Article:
The trait `Deserialize<'_>` is not implemented for `&mut MyStruct`

I want to read a config file (config.toml) into a struct.

I thought I can instantiate the struct in main() with:

let config = Config::default().load();

Instantiate struct with default values(None) and then load actual config values from file and "update" values in struct.

But in the load method I get the error:
"the trait Deserialize<'_> is not implemented for &mut Config"
for toml::from_slice(&bytes)

When I use load(mut self) -> Self {} instead of using load(&mut self){} it works.
The error in the editor is even more confusing

I'm not sure if I understand this correctly.
I understand that I'm not allowed to use a reference directly with serde. Is that right?

How could I achieve zero-copy deserialization? It's not a big issue with this config thing, but I'm curious...

use serde::Deserialize;
use std::net::IpAddr;
use std::process::exit;

#[derive(Default, Deserialize)]
pub struct Config {
    userdir: String,
    with_data: bool,
    #[serde(alias = "server")]
    pub srv: Server,

#[derive(Default, Deserialize)]
pub struct Server {
    host: String,
    host_url: Option<String>,
    domain: String,
    proxy_prefix: String,
    proxy_user: String,

impl Config {
    pub fn load(&mut self) {
        let bytes = std::fs::read("./config.toml").expect("oops");
        self = match toml::from_slice(&bytes) {
            Ok(c) => c,
            Err(_) => {
                eprintln!("Could not read config");

    pub fn is_ip(&self) -> bool {
        let ip: Option<IpAddr> =;

&mut self is short for self: &mut Self, which in this case is &mut Config. When you write self = match ..., you're trying to assign to a value of type &mut Config. This causes the compiler to infer you're trying to deserialize a &mut Config. You can't deserialize from toml to a &mut Config anything, because &mut Config is only a reference to a Config that exists somewhere else.

If you change the self = match ... to *self = match ... (* being the dereference operator), you're assigning to the value pointed to by the &mut reference, which has the type Config. With this change, the code will compile.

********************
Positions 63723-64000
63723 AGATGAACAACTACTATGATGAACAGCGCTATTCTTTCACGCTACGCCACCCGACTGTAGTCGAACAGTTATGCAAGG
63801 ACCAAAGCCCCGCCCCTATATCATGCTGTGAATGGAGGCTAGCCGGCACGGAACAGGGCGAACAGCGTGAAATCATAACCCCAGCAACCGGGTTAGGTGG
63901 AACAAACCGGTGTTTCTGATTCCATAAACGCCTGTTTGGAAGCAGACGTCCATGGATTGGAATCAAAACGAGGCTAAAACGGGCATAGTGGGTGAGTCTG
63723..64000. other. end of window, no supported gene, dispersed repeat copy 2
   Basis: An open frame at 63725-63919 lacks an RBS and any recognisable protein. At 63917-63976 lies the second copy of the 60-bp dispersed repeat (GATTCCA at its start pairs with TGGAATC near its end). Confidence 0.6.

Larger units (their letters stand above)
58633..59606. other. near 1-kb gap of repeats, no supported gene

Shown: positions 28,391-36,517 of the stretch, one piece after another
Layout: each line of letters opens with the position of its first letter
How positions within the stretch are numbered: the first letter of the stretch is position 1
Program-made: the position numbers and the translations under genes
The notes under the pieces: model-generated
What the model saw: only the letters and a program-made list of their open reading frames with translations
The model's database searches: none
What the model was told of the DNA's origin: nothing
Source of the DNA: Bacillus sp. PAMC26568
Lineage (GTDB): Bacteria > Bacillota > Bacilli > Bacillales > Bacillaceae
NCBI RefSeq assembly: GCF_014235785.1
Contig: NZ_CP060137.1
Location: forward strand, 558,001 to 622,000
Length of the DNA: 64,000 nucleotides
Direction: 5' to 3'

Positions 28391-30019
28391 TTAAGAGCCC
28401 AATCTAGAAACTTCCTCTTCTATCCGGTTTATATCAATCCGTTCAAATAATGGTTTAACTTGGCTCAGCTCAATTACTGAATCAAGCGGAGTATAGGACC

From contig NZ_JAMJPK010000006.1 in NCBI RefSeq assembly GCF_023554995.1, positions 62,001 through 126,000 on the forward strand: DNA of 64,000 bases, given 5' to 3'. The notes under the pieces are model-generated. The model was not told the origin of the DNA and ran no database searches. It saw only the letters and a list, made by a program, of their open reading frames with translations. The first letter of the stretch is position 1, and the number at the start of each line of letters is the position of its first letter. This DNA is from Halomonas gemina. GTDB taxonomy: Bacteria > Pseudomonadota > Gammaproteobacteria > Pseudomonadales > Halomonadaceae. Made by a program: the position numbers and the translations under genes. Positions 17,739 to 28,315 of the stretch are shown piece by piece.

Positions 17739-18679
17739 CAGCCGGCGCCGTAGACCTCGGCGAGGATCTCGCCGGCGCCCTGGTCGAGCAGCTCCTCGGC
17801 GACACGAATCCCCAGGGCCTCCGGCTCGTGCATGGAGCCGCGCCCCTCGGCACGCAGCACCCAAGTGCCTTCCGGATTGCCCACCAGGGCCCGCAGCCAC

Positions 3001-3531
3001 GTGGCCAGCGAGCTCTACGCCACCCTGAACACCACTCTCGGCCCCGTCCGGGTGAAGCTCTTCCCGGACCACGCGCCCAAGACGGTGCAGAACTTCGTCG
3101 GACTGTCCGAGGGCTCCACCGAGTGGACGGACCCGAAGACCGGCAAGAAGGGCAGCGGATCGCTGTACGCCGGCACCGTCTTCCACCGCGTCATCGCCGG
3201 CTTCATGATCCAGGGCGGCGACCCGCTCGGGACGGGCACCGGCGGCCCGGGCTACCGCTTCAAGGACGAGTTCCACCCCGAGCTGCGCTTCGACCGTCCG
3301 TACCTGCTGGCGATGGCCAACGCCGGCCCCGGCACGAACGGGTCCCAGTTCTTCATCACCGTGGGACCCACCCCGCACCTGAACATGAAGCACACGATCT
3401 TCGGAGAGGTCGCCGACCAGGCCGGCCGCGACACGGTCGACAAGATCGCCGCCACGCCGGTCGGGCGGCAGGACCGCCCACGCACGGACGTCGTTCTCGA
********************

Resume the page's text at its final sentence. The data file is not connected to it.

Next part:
I think a zero-copy solution would look like something like this (possibly replacing &'a str with Cow<'a, str>)

#[derive(Default, Deserialize)]
pub struct Config<'a> {
    userdir: &'a str,
    with_data: bool,
    #[serde(alias = "server")]
    pub srv: Server<'a>,

#[derive(Default, Deserialize)]
pub struct Server<'a> {
    host: &'a str,
    host_url: Option<&'a str>,
    domain: &'a str,
    proxy_prefix: &'a str,
    proxy_user: &'a str,

impl<'a> Config<'a> {
    pub fn load(&mut self, mut bytes: &'a [u8]) {
        *self = match toml::from_slice(bytes) {
            Ok(c) => c,
            Err(_) => {
                eprintln!("Could not read config");

You can't read the file in load when doing zero-copy because the data would get dropped at the end of the function.


Thank you very much for your explanation and the example.
Dereferencing with * worked.

Which version would be normally preferred?

  1. Passing and returning an instance of self
  2. &mut self and changing with *self
    I don't see a practical difference in the result?

I built a simple example which runs on the playground which seems to give a good compiler error for this problem.

struct Config {
    field1: String,
    field2: String,
fn main() {
    let mut config = Config {
        field1: "".to_string(),
        field2: "".to_string(),
    change(&mut config);
    println!("field1: {:?}", config.field1);
    println!("field2: {:?}", config.field2);

fn change(config: &mut Config) {
    let field1 = String::from("value1");
    let field2 = String::from("value2");
    //-- without * (dereferencing) the compiler complains (below)
    //config = Config {
    *config = Config {
//-- Compiling playground v0.0.1 (/playground)
//-- error[E0308]: mismatched types
//-- --> src/
//--    |
//-- 19 |   fn change(config: &mut Config) {
//-- |                     ----------- expected due to this parameter type
//-- ...
//-- 24 |       config = Config {
//--    |  ______________^
//-- 25 | |         field1,
//-- 26 | |         field2,
//-- 27 | |     }
//--    | |_____^ expected `&mut Config`, found struct `Config`
//--    |
//-- help: consider dereferencing here to assign to the mutably borrowed value
//--    |
//-- 24 |     *config = Config {
//--    |     +
//-- For more information about this error, try `rustc --explain E0308`.
//-- error: could not compile `playground` due to previous error

Yes, changing a pointer itself is not the same thing as changing the value that it points to.

1, i.e., just return the config by value. Configs are usually not large enough to be worth trying to re-use buffers (which passing a mutable reference would allow you to do), and working with values is simpler.

(And if your config is so big that this matters, then you have bigger problems and should probably use a database instead of TOML.)


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